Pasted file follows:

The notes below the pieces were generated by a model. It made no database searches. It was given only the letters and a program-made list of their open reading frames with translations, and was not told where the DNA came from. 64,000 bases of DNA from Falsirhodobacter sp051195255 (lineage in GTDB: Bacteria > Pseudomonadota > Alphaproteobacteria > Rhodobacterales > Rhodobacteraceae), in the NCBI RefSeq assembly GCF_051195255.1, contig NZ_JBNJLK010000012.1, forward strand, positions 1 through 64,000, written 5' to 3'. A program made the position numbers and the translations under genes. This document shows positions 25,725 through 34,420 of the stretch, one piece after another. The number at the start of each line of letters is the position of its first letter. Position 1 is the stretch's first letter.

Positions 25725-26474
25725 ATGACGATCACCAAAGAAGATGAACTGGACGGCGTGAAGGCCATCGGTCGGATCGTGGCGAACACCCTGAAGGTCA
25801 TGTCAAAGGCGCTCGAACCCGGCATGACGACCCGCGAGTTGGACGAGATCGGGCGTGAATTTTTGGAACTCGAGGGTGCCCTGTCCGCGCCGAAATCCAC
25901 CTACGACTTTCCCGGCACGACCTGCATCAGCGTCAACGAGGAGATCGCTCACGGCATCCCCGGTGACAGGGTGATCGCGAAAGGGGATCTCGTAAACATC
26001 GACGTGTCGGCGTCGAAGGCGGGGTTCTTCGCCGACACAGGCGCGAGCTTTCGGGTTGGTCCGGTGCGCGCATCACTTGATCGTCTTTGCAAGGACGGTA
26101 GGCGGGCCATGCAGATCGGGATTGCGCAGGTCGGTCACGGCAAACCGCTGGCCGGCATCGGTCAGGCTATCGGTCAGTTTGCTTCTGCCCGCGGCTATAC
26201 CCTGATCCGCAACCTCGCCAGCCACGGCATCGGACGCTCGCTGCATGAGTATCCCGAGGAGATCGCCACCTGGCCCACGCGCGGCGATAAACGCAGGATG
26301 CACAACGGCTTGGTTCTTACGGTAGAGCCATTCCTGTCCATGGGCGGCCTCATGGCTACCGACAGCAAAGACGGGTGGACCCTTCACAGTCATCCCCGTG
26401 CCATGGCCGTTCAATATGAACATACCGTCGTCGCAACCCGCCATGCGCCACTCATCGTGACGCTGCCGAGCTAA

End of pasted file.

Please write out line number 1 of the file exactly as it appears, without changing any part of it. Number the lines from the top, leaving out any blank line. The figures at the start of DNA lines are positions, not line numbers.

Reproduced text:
The notes below the pieces were generated by a model. It made no database searches. It was given only the letters and a program-made list of their open reading frames with translations, and was not told where the DNA came from. 64,000 bases of DNA from Falsirhodobacter sp051195255 (lineage in GTDB: Bacteria > Pseudomonadota > Alphaproteobacteria > Rhodobacterales > Rhodobacteraceae), in the NCBI RefSeq assembly GCF_051195255.1, contig NZ_JBNJLK010000012.1, forward strand, positions 1 through 64,000, written 5' to 3'. A program made the position numbers and the translations under genes. This document shows positions 25,725 through 34,420 of the stretch, one piece after another. The number at the start of each line of letters is the position of its first letter. Position 1 is the stretch's first letter.